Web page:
Mexico vigilantes detain police in Guerrero

Armed vigilantes marching in Ayutla de los Libres, Guerrero State, 2 March 2013 'Community police' - like this group elsewhere in Guerrero - are a growing feature of Mexico's drugs war

Hundreds of armed vigilantes have occupied a town in south-western Mexico after one of their leaders was killed.

Armed with shotguns, the self-styled "community police" marched into Tierra Colorada in Guerrero state.

They detained the local police chief, accusing him of involvement in the killing and working with drugs gangs.

Guerrero has seen a growing movement of self-defence groups in response to violent criminal gangs and the failure of police to guarantee security.

The vigilantes withdrew from Tierra Colorada after local authorities suspended the police chief and agreed to investigate him.

'We want justice'

The occupation - on the road linking Mexico City with the beach resort of Acapulco - came in response to the murder of vigilante leader Guadalupe Quinones Carbajal on Monday.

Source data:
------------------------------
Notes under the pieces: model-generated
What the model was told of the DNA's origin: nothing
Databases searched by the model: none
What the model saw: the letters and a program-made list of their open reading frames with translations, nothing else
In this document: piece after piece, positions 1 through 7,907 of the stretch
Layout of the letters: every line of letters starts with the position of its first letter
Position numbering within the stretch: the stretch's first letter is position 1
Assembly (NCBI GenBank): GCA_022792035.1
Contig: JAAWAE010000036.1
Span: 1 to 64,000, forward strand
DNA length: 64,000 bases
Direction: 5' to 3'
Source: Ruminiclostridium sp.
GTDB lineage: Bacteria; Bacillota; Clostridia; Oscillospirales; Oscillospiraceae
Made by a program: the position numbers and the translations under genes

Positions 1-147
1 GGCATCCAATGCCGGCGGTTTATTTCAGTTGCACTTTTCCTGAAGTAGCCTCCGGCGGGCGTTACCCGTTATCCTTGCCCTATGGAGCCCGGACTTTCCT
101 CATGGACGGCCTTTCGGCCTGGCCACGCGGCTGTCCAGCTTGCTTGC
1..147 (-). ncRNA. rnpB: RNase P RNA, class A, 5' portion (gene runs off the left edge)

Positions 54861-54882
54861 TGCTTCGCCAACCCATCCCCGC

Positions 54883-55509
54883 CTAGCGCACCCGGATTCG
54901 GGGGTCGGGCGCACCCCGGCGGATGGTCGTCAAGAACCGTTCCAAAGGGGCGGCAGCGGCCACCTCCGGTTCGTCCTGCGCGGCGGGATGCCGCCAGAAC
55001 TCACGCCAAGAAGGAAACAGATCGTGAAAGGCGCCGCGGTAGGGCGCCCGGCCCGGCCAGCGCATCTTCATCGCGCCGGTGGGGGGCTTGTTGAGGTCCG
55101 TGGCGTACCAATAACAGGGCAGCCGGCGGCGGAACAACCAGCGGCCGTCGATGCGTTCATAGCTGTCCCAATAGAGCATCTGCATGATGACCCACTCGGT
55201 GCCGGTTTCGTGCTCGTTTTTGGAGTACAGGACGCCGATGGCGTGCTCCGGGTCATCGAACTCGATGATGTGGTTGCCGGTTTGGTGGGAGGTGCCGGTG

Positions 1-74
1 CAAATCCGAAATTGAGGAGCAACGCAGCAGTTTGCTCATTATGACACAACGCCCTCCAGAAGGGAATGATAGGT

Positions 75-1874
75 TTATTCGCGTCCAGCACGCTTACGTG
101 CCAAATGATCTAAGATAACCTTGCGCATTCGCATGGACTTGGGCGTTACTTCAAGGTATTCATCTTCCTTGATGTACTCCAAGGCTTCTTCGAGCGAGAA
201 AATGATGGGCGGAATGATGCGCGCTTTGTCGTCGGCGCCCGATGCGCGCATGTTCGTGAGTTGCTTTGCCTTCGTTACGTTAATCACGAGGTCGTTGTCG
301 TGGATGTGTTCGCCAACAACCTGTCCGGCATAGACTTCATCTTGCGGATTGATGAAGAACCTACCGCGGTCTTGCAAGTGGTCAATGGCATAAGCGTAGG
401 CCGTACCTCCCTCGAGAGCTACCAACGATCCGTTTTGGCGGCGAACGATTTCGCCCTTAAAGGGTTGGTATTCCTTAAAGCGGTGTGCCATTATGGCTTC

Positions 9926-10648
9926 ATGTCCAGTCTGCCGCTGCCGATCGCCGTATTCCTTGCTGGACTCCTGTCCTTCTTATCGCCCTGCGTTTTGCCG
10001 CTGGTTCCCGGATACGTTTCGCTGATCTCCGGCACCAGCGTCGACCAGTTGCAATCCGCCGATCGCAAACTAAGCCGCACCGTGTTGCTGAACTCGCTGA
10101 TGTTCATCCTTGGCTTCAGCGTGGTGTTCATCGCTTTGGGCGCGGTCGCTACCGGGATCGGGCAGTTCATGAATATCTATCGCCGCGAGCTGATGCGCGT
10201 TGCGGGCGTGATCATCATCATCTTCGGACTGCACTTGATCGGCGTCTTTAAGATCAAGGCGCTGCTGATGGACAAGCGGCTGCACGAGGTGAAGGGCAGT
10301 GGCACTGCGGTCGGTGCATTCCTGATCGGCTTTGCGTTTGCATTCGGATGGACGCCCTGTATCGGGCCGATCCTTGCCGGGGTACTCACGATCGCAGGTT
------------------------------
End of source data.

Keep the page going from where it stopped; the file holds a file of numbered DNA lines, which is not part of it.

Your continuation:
More than 1000 armed men moved into the town, searching houses and detaining around 12 police, including the local commander, whom they blame for the killing.

"This is not a protest, it is a confrontation between us and organised crime. We want justice," vigilante leader Bruno Placido Valerio told Mexico's Vanguardia newspaper.

Troops and federal police were brought to the town, and the vigilantes agreed to withdraw after negotiations with the local authorities.

Guerrero state has been a battleground for rival drugs cartels fighting for control of lucrative smuggling routs along Mexico's Pacific coast.

Vigilante groups say they are fighting against violence, kidnapping and extortion by criminal gangs, but they have in turn been accused of breaking the law and abusing the rights of those they detain.

About 70,000 people are estimated to have died in drug-related violence in Mexico over the past six years.

President Enrique Pena Nieto has made the fight against organised crime one of his main priorities and has announced the creation of a new federal police force to help drive down murder rates.

More on This Story

Mexico's drugs war

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